Crossing the finish line first Sunday at the Statesman Capitol 10,000, Scott MacPherson felt as if he had just completed a marathon.
And in a sense, he had.
Defying conventional running wisdom, MacPherson ran 20 miles Saturday as part of his training for the coming Boston Marathon. Then on Sunday, he covered the 6.2-mile Cap 10K course in near-record pace, giving him a weekend total of 26.2 miles.
MacPherson said his extended pre-Cap 10K training run Saturday arose out of a discussion with his coach at Team Rogue Elite, Steve Sisson.
”I take a while to warm up,” MacPherson said, “so we figured that running 20 the day before the Cap 10 would help me get into the rhythm. After this weekend, it’s basically just relaxing and tapering. This was my last hard run before Boston.”
And MacPherson did indeed run hard Sunday, breaking the tape in 29 minutes, 36 seconds — a scant 12 seconds off the race record — to become the first three-time Cap 10K men’s champ.
“I felt really good, but every time I run this race I always start to tie up right around the Austin High School track,” said MacPherson, referring to a point about four miles into the race. “I think it’s just the hills and going out hard. I really wanted to push there and go after the record.
“I was close — I’m pretty happy with the result.”
Devin Monson, a three-time NCAA Division III track All-American at Hamline University, finished second in 30:14. Austin’s David Fuentes crossed in 30:26 to finish third for the second straight year.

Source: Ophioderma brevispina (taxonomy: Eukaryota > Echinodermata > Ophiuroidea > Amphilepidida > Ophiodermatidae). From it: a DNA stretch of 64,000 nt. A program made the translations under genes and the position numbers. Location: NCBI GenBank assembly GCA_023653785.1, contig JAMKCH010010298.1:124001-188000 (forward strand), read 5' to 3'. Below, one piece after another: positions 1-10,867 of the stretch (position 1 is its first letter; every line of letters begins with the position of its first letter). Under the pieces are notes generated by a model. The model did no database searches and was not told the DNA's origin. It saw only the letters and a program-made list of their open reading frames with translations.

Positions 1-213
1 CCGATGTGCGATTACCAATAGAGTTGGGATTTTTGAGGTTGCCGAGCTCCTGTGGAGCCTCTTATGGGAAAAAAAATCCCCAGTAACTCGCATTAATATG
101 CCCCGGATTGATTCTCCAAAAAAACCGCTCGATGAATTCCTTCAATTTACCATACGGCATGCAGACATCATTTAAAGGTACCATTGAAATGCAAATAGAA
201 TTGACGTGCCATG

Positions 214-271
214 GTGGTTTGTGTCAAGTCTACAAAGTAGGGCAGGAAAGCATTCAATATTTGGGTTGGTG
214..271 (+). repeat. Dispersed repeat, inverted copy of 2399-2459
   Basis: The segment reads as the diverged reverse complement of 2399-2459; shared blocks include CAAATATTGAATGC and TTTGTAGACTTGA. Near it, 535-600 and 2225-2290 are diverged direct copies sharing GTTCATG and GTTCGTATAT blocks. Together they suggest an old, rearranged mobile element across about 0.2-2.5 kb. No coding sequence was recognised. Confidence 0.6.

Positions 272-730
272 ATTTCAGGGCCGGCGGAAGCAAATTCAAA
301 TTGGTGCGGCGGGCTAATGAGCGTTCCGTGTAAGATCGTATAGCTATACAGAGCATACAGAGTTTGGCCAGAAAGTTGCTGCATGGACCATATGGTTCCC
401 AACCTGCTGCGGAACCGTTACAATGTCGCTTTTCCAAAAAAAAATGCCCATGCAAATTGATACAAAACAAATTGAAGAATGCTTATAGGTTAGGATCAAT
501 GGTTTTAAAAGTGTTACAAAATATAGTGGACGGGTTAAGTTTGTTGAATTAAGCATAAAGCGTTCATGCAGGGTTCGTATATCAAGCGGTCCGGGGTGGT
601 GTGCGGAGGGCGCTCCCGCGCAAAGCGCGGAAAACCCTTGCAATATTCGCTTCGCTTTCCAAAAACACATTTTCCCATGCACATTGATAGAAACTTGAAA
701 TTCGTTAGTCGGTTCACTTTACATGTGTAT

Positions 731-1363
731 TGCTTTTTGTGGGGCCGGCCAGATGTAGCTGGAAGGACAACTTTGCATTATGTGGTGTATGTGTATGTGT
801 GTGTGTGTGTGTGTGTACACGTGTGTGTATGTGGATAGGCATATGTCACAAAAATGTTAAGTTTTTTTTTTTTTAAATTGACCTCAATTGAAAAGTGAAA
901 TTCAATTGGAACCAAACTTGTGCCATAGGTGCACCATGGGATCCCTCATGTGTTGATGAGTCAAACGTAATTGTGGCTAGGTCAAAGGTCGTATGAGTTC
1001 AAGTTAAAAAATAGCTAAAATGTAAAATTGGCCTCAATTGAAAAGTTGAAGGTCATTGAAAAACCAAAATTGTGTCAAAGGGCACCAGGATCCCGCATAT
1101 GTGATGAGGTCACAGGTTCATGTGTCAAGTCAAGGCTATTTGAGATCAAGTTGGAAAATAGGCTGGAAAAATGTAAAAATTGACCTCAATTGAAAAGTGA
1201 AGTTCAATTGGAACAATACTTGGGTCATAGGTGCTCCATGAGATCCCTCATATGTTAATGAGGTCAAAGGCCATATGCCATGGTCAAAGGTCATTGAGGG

“In a perfect world, I would have liked to beat Scott,” said Monson, who lives in Austin and also competes for Team Rogue Elite. “I don’t like losing to one of my teammates, but after about halfway, I realized I had to focus on getting second place.”
Leading a field of about 12,000 runners north on Congress Avenue as the Capitol loomed in the mist, MacPherson tore through the opening mile in 4:39. Only defending Cap 10K champ Eric Chirchir, who set the race record last year, hung with MacPherson, but he soon fell back, too.
“Eric is coming back from an injury, and he had told me beforehand, ‘If you want to go for the record, I’ll try to help you as much as I can,’ ” said MacPherson, a former Austinite who’s temporarily relocated to Columbia, Mo. “There’s a lot of that kind of camaraderie in road racing. He definitely helped me for that first mile.”
From there, MacPherson, 27, took advantage of the cool, overcast conditions to press the pace. Heading up San Jacinto Street toward 15th Street, Fuentes gave chase along with Monson, but MacPherson continued to pull away.
When he reached the five-mile mark in 23:41, it appeared MacPherson might be able to run down Chirchir’s record, but he fell just short.
The top-10 men’s finishers — including Chirchir, who has 10th — all crossed in fewer than 32 minutes, and although South African runners Siyabonga Nkonde and Philani Buthelez were no-shows because of cancelled flights, the men’s elite field still qualified as one of the strongest in the race’s 37-year history.
“The depth of the men’s field — especially the local element — was a testament to the level of elite runners that Austin is becoming known for,” said Cap 10K race director John Conley. “Sisson deserves a lot of credit for creating a nucleus of elite runners, both men and women. We’re going to see the competitive climate in this city change due to his efforts.”